The 660 is supposed to come with maps for North America or Europe. I purchased one in North America and it only seems to have North American maps on it. The salesman said that when I take it to Europe, it will download the maps there.

    Has anyone tried that? Are there additional maps that need to be purchased?

    It looks like there are seperate FM reciever units -- the GTM 20 and the GTM 21 that need to be purchased for Europe and North America?

    Posted by: sharp at December 26, 2006 12:34 PM

    Great review..Thanks!
    Quick question...I'm looking for a gps unit for both the car and for running. Would the 660 be a good fit?

    Posted by: John at December 16, 2006 10:07 PM

    I've been considering a SP 2820 due to the XM Radio and Traffic, MP3 player, Bluetooth, etc. Any comparisons between this and the 660? Thanks for the reviews.

    Posted by: Deeta at November 24, 2006 10:23 PM

    I've been considering a SP 2820 due to the XM Radio and Traffic, MP3 player, Bluetooth, etc. Any comparisons between this and the 660? Thanks for the reviews.

    Posted by: Deeta at November 24, 2006 3:55 PM

    Hi, I currently have a SP2620 and love it but I am thinking of upgrading to one of the new Garmin devices. I would love to get a comparison of the Nuvi 660 vs the SP26xx or the SP27xx. Specifically, I am interested in feature/performance differences. My SP2620 performs superbly in both urban and the remotest rural areas. How would the Nuvi 660 compare?
    Thanks, Alan

    Posted by: Alan at November 18, 2006 10:00 AM

    Thanks for the in-depth response - you must keep very busy running this site. I found the article about the "Dust Network" very interesting - looks like the FM receiver is a better way to go compared to XM.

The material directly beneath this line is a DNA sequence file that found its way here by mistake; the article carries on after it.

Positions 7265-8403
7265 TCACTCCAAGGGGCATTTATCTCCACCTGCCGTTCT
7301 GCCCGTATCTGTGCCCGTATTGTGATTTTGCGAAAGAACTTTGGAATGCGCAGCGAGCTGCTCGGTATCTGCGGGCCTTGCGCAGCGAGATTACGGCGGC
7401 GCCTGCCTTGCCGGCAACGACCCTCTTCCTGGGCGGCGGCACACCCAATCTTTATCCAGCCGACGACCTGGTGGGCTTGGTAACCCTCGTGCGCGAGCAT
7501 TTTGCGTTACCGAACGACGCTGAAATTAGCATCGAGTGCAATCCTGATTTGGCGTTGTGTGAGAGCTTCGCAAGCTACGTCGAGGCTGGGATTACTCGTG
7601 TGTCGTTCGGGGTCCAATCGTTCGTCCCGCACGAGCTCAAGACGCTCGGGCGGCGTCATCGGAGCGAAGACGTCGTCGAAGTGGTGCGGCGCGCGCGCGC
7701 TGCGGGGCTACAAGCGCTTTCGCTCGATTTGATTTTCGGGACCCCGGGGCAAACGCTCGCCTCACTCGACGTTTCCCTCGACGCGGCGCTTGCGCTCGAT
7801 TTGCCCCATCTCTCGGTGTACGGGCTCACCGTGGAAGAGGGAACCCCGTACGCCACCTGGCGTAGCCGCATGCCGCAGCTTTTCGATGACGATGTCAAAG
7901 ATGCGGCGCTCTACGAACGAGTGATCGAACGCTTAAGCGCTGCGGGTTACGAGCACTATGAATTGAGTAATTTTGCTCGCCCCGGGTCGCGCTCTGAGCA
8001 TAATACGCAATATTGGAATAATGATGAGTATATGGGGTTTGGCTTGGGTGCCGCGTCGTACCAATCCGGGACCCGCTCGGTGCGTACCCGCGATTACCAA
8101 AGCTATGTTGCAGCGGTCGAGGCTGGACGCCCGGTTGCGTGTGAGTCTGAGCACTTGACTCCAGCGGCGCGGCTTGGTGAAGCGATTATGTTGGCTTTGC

I found your comment that Amazon.com priced the Nuvi at $739.00 a bit funny - Amazon had the unit at $749.00 for days - when I went to order it, about ten minutes after last looking at their site, I discovered the price had just dropped $10.00 to $739.00. I placed my order. I checked back later that day to find the price at $759.00. Today, the price is $849.00. Amazon.com appears to be adjusting the price automatically - I wonder if it happens based on their inventory. They show "in-stock" but maybe FIFO is affecting the price. I fully expect to find the unit at Amazon for about $650.00 later this year.

    Regarding Mark Banks' question, which you responded to with a recommendation of Delorme StreetAtlas... I just played around with a 2002 ed. of Microsoft Streets and the CE counterpart. Nice maps and easy to find POI and addresses. Amazon.com has "Microsoft Streets and Trips 2007 with GPS Locator [DVD]" for only $109.65 with free shiping. I understand the routing isn't as good as a dedicated GPS, but it looks like a great way to do it. I cannot, however, find a traffic receiver for Microsoft Mobile based devices or Palm devices - I haven't looked for PC traffic solutions.

    No reply necessary.

    Posted by: Steven at October 21, 2006 8:25 PM


    Glad you liked the review. I really hope that you’re happy with the Nuvi 660; I think that it’s great. In looking at price, you could go down to a C340 to keep traffic, but its not as elegantly designed (the traffic receiver is a separate cord that you buy for another $160+ in addition to the power cord), and is short on some other features that are offered in the Nuvi 660: Flat form factor in the Nuvi, SiRF star III chipset, Widescreen, travel and media software, etc. While I still think the C340 is a good product, I think that the Nuvi 660 is the best GPS I have used.